On May 21, 2018, FDA issued final guidance on Bioanalytical Method Validation. The guidance incorporates public comments to the revised draft published in 2013, which followed an initial release of guidance in 2001, and reflects advances in science and technology. The guidance describes the elements of bioanalytical method development and validation that are needed to ensure the quality of an assay and the reliability of the data it generates.

The guidance is meant to help when validating bioanalytical methods used in human clinical pharmacology, bioavailability, and bioequivalence studies and applies to bioanalytical procedures such as chromatographic assays and ligand binding assays that quantitatively determine the levels of drugs, their metabolites, therapeutic proteins, and biomarkers in biological matrices such as blood, serum, plasma, urine, and tissue such as skin. The guidance may also inform the development of bioanalytical methods used for certain nonclinical studies.

Before the development of a bioanalytical method, FDA recommends the sponsor understand the analyte of interest (e.g. the physiochemical properties, metabolism, binding) and consider aspects of any prior analytical methods that may be applicable. The sponsor should then optimize the procedures and conditions involved with extracting and detecting analyte with an emphasis on certain bioanalytical parameters, such as references standards, critical reagents, calibration curve, quality control samples, selectivity and specificity, sensitivity, accuracy, precision, recovery, and stability.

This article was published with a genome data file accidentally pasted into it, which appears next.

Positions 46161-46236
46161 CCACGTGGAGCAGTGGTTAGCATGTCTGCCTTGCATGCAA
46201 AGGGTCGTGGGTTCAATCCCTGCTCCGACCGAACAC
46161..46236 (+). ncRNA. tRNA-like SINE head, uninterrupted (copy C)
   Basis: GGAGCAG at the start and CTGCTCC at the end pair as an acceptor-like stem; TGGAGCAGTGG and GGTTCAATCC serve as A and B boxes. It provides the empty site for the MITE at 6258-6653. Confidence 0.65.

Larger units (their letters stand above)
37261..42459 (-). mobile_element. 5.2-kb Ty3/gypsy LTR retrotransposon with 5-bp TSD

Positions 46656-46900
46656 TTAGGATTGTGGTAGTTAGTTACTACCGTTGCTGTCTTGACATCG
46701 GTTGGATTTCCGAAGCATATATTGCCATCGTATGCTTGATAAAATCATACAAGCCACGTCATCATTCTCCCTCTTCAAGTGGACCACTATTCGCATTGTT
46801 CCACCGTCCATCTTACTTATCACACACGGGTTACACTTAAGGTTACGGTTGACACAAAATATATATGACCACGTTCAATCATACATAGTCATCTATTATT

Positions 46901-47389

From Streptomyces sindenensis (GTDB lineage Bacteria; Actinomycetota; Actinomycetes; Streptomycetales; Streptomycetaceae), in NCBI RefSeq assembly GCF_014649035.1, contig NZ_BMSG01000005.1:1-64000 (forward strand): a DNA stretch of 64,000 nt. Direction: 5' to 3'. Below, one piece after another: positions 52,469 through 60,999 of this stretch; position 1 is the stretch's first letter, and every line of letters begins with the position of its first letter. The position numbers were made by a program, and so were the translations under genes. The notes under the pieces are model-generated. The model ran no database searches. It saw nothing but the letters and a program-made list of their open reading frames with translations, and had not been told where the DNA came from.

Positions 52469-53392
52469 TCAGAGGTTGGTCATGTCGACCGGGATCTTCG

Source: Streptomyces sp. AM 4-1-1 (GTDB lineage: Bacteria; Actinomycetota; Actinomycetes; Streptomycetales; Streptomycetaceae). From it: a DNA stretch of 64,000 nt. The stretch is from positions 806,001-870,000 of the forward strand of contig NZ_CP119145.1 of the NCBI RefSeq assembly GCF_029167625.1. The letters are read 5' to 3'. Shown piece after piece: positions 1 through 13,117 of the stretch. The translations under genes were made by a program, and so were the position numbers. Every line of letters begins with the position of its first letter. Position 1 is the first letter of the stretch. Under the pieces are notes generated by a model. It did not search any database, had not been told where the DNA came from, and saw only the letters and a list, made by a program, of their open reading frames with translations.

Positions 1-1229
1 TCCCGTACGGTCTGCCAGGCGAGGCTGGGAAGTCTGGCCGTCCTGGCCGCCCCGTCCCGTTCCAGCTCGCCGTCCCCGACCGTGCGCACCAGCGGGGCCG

FDA also identifies recommended steps for bioanalytical method validation. Specifically, the sponsor should:

  • conduct a full validation of any new bioanalytical method for the analysis of a new drug entity, its metabolite(s), or biomarkers;
  • conduct a full validation for any revisions to an existing validated method that adds a metabolite or an additional analyte;
  • establish a detailed, written description for the bioanalytical method before initiating validation;
  • document and report all experiments used to make claims or draw conclusions about the validity of the method; and
  • validate the measurement of each analyte in the biological matrix.

The elements and acceptance criteria of method development and validation are summarized in Table 1 of the guidance. Recommended documentation for method validation and bioanalytical reports are specifically described in Table 2.

Readers are encouraged to read the final guidance, also available on FDA’s website.